the film is it delves into the psychology of astronauts a lot and you
see in the film the main character is you know very like cool as a cucumber
nothing bothers and it’s almost sort of a you know older depiction I think of
what astronauts are of sort of the the right stuff guy is that you know nothing
bothers them you know I wanted to sort of get your viewpoint because you work
in psychology and things of that nature of if this idea of the emotionless
astronaut is a trope that should be retired or if it’s something that
perhaps is is still necessary when thinking about going further out into
the cosmos I think it would morph because in the early days right there’s
the right stuff these are fighter pilots who’ve been trained to be astronauts and
if you’re going to the moon and back that’s a 10-day journey if it’s tough
you’re having problems with your crewmates just suck it up and deal with
it you do you don’t feel good because you’re bloated and you’re floating
around in zero g tough it out but when the missions become as long as going to
the outer solar system you don’t have that luxury and so then the question is
what’s the new right stuff look like and right now we’re seeing a different
transformation on Space Station’s there’s a lot of emphasis on being a
team player of being able to coordinate of being able to appreciate people from
other cultures who have different ways of doing things but for me the great
part about this film that captured something that I think is usually missed
is that what what does it take what kind of mindset does it take to go on that
sort of a mission you know Brad Pitt’s character says
i compartmentalize i have these strong feelings of rage but i have them
submerged is that really a viable strategy I think what I saw is not just
what are the pressures of being in space but what are the pressures of someone
who’s getting ready to go to space you know as you say he’s cool his pulse
never goes about above 80 beats per minute even when he’s plummeting to his
what seems like an imminent death like I’m doing the best I can but he’s
focusing as he puts it on the most important thing right now and as he was
getting ready to go out into space that did not include Liv Tyler his wife I
mean she was like you’re a distraction lady and so that does not make for a
nurturing relationship if that’s your mindset everything is focused on the
mission yes I was the big theme in the movie right it was unbalanced toward
this focus and this kind of compartmentalization of all the stress
yeah and it’s really interesting to talk about how the difference is between that
right stuff era because presumably that’s like more risky than the space
traveler depicting it’s almost routine the kind of missions they’re going on so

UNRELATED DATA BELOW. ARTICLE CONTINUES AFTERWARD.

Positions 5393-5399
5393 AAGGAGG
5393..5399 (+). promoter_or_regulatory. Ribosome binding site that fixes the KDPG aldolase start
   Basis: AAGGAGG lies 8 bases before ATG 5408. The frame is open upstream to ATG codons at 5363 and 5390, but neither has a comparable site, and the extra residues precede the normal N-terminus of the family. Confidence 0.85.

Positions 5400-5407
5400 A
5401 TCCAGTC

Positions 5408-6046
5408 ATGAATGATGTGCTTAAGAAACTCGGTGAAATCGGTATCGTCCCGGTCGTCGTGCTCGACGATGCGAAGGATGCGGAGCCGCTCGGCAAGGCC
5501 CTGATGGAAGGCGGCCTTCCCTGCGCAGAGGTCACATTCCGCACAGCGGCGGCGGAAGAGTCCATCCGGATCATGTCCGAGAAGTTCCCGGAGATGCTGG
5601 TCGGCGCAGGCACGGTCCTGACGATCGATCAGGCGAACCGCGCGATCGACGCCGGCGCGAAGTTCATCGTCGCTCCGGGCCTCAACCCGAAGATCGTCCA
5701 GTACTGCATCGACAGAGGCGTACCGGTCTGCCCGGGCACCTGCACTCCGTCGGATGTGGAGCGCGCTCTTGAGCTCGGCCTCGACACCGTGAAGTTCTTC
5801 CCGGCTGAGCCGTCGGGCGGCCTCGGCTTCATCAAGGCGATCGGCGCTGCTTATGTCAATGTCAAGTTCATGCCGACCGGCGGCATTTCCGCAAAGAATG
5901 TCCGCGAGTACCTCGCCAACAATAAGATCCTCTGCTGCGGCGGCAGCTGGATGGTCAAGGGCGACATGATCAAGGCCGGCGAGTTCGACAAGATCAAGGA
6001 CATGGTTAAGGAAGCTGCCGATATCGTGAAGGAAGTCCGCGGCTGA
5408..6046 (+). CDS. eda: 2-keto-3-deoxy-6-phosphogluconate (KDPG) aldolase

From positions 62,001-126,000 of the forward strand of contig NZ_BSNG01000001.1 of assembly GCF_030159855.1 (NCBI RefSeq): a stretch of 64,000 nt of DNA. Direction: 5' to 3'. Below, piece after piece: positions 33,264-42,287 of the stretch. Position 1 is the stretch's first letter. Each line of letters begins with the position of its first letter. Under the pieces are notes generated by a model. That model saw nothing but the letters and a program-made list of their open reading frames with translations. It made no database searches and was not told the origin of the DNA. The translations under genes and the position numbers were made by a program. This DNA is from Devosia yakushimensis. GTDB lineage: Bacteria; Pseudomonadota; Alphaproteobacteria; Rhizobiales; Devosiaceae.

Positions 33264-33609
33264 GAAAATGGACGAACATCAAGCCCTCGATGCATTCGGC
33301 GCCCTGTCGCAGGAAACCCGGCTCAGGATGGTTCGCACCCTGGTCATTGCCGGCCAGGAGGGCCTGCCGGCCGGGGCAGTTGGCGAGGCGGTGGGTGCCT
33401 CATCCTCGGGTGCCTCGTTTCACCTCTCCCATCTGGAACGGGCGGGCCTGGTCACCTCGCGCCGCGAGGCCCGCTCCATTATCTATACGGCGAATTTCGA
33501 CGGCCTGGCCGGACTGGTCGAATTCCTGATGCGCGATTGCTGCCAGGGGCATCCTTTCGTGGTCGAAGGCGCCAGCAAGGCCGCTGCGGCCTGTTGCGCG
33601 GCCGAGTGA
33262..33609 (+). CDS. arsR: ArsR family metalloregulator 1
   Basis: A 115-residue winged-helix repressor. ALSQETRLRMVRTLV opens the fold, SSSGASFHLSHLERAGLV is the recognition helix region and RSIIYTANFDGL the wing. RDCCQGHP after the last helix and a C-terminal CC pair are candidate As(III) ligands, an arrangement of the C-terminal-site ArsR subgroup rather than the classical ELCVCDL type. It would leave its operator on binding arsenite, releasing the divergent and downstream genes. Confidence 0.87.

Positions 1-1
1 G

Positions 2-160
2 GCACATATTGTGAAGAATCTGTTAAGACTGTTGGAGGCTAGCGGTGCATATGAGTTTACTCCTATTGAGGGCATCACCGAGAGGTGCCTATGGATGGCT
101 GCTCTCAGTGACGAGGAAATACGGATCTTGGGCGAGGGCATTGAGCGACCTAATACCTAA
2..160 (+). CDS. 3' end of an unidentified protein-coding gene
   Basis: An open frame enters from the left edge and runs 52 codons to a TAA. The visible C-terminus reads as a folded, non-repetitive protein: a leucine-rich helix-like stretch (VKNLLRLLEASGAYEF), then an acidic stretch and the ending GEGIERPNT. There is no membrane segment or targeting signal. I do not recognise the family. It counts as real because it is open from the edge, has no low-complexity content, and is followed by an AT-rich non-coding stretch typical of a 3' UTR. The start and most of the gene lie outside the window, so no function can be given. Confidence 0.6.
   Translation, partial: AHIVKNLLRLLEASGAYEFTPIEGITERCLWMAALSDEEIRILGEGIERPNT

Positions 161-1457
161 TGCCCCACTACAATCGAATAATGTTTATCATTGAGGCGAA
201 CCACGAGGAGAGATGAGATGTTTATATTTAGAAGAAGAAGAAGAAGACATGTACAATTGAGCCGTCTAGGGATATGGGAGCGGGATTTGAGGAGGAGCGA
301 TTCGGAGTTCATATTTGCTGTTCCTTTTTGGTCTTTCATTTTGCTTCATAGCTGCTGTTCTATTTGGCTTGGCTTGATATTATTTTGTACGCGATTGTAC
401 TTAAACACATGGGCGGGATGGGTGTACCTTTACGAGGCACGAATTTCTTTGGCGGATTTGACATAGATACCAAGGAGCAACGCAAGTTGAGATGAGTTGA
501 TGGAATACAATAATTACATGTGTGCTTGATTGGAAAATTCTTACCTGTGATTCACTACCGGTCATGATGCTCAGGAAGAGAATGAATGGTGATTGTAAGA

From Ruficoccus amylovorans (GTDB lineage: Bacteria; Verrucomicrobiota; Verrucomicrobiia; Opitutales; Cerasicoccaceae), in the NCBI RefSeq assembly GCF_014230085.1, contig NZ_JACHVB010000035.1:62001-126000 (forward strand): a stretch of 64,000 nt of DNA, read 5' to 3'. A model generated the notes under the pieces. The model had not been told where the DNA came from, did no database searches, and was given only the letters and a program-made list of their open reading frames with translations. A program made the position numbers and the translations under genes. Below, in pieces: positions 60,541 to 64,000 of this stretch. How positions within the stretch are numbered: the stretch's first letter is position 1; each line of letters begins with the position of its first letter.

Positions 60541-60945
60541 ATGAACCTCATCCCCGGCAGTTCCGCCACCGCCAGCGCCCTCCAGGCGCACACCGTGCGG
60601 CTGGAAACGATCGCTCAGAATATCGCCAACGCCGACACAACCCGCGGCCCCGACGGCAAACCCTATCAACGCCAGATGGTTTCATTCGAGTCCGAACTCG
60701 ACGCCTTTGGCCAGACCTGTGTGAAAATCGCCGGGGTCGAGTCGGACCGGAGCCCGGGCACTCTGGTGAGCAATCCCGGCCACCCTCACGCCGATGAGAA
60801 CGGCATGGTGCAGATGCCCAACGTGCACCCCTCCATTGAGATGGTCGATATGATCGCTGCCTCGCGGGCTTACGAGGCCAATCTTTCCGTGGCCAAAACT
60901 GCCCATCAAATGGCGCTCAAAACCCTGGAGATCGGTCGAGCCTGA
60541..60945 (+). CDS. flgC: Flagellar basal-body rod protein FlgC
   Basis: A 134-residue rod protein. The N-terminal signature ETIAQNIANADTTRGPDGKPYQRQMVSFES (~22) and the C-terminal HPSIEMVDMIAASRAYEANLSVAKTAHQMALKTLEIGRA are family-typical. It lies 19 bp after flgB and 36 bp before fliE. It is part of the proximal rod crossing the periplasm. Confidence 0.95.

it’s more about endurance and long-term effects than is about the immediate fear
of death from you know from experimental Rockets and and we saw what happens then
when the astronauts who are used to those routine missions get thrown into a
situation where it’s not routine you know the the folks on the shuttle that
brought Brad Pitt from the moon to Mars as he described them these are
scientists these are technicians they’re very cool about the whole thing but then
when there’s a disaster the captain gets killed and the second-in-command has to
take over he’s just out of his depth completely that was at least amazing to
watch the people who are just like man you were not cut out for space for sure
because they’re freaking out and you can see you know how quickly that leads to
the death of other astronauts and and it’s not realistic that they would be
freaking out that someone who freaks out would be selected on those missions
because one of the things you know as Brad Pitt’s trying to break in so that
it to their spaceship so he can hitch a ride to
10 the captain the new captain is now saying Mission Control what do I do give
me directions anyone who’s going to Neptune is going to be used to acting
autonomously that’s the big shift even from our current missions you know right
now someone is even at the moon they have a problem they call Mission Control
in two seconds they can get an answer you know it Mars it could take up to 40
minutes for a round-trip exchange yeah absolutely well in some of the other
ways that we see depicted in the film of people dealing with psychology although
it it was left unsure if it was actually effective was we see Brad Pitt in a room
with video projections of earth and birds and and things of that nature and
I actually kind of appreciated that because it shows like a more present-day
version of a holodeck because it’s not a holodeck at all it’s just video
projections and sounds and everything but they’re clearly like maybe maybe
some holodeck like time will be like fine but it’s just video projections
writing media it’s a fiction of a movie sunshine had some real similar there the
astronauts there would kind of relax and decompress in these with the visual
stimuli was that something that works well so far astronauts haven’t needed
that because if you’re in the International Space Station the thing
they love to do when they’ve got some free times will look out the window and
see the earth below and even from the moon you can see this fragile blue
marble up in space but when you get out to Mars or beyond that’s all gone and so
it’s part of that connection of being able to look back it voc’s what some
called the overview effect that you get a new perspective now on life on Earth
and when you’re an astronaut even if you’re up at the space station for
several months a year it’s a constant reminder of what you have to return to